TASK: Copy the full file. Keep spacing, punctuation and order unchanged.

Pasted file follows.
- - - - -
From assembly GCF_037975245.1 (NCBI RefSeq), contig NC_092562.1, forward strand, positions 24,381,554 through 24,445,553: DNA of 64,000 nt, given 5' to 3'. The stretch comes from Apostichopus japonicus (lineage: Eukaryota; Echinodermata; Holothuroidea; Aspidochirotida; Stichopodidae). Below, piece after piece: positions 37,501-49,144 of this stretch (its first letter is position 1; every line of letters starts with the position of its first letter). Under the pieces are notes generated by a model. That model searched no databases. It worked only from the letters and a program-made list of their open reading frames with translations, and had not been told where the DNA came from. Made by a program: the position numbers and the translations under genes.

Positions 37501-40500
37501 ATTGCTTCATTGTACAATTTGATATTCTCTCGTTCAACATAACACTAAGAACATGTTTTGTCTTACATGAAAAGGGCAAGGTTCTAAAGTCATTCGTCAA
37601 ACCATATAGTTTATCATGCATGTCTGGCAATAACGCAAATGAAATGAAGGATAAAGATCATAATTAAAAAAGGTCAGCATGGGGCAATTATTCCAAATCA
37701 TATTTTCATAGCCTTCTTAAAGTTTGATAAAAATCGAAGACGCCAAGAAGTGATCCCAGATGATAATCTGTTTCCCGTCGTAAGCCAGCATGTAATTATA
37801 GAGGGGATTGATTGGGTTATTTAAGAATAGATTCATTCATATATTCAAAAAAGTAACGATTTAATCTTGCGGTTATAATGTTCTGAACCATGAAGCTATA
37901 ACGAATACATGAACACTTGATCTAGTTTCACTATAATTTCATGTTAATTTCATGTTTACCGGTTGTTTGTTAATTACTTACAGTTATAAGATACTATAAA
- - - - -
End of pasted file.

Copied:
From assembly GCF_037975245.1 (NCBI RefSeq), contig NC_092562.1, forward strand, positions 24,381,554 through 24,445,553: DNA of 64,000 nt, given 5' to 3'. The stretch comes from Apostichopus japonicus (lineage: Eukaryota; Echinodermata; Holothuroidea; Aspidochirotida; Stichopodidae). Below, piece after piece: positions 37,501-49,144 of this stretch (its first letter is position 1; every line of letters starts with the position of its first letter). Under the pieces are notes generated by a model. That model searched no databases. It worked only from the letters and a program-made list of their open reading frames with translations, and had not been told where the DNA came from. Made by a program: the position numbers and the translations under genes.

Positions 37501-40500
37501 ATTGCTTCATTGTACAATTTGATATTCTCTCGTTCAACATAACACTAAGAACATGTTTTGTCTTACATGAAAAGGGCAAGGTTCTAAAGTCATTCGTCAA
37601 ACCATATAGTTTATCATGCATGTCTGGCAATAACGCAAATGAAATGAAGGATAAAGATCATAATTAAAAAAGGTCAGCATGGGGCAATTATTCCAAATCA
37701 TATTTTCATAGCCTTCTTAAAGTTTGATAAAAATCGAAGACGCCAAGAAGTGATCCCAGATGATAATCTGTTTCCCGTCGTAAGCCAGCATGTAATTATA
37801 GAGGGGATTGATTGGGTTATTTAAGAATAGATTCATTCATATATTCAAAAAAGTAACGATTTAATCTTGCGGTTATAATGTTCTGAACCATGAAGCTATA
37901 ACGAATACATGAACACTTGATCTAGTTTCACTATAATTTCATGTTAATTTCATGTTTACCGGTTGTTTGTTAATTACTTACAGTTATAAGATACTATAAA